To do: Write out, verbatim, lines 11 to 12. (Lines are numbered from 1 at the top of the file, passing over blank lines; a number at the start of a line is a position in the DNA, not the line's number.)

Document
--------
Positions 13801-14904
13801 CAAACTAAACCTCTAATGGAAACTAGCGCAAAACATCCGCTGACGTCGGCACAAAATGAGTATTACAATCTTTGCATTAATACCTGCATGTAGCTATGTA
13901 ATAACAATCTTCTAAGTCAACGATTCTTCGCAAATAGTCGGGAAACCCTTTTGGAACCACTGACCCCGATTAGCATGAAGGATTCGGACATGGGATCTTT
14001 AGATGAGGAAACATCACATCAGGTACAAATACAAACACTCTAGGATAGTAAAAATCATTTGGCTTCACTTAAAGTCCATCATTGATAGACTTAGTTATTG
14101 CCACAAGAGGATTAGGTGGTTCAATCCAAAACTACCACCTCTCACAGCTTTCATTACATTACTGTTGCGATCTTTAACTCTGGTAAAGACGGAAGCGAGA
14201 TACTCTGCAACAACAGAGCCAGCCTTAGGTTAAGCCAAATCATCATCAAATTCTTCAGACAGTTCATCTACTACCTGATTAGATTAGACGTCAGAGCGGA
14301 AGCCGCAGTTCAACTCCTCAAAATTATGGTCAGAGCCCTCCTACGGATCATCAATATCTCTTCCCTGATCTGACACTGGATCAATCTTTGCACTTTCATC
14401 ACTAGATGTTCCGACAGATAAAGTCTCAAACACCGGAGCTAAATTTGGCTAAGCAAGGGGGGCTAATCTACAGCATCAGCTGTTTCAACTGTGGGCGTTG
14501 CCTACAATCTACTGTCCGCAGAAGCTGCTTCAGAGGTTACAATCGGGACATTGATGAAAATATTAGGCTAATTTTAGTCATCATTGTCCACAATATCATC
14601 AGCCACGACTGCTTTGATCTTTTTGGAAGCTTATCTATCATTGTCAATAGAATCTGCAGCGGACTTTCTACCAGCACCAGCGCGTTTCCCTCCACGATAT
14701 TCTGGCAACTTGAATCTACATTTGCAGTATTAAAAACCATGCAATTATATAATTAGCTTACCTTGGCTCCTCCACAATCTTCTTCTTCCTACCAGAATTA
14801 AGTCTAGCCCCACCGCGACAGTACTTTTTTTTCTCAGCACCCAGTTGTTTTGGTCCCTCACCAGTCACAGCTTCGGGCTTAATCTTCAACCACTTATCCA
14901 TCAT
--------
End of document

14701 TCTGGCAACTTGAATCTACATTTGCAGTATTAAAAACCATGCAATTATATAATTAGCTTACCTTGGCTCCTCCACAATCTTCTTCTTCCTACCAGAATTA
14801 AGTCTAGCCCCACCGCGACAGTACTTTTTTTTCTCAGCACCCAGTTGTTTTGGTCCCTCACCAGTCACAGCTTCGGGCTTAATCTTCAACCACTTATCCA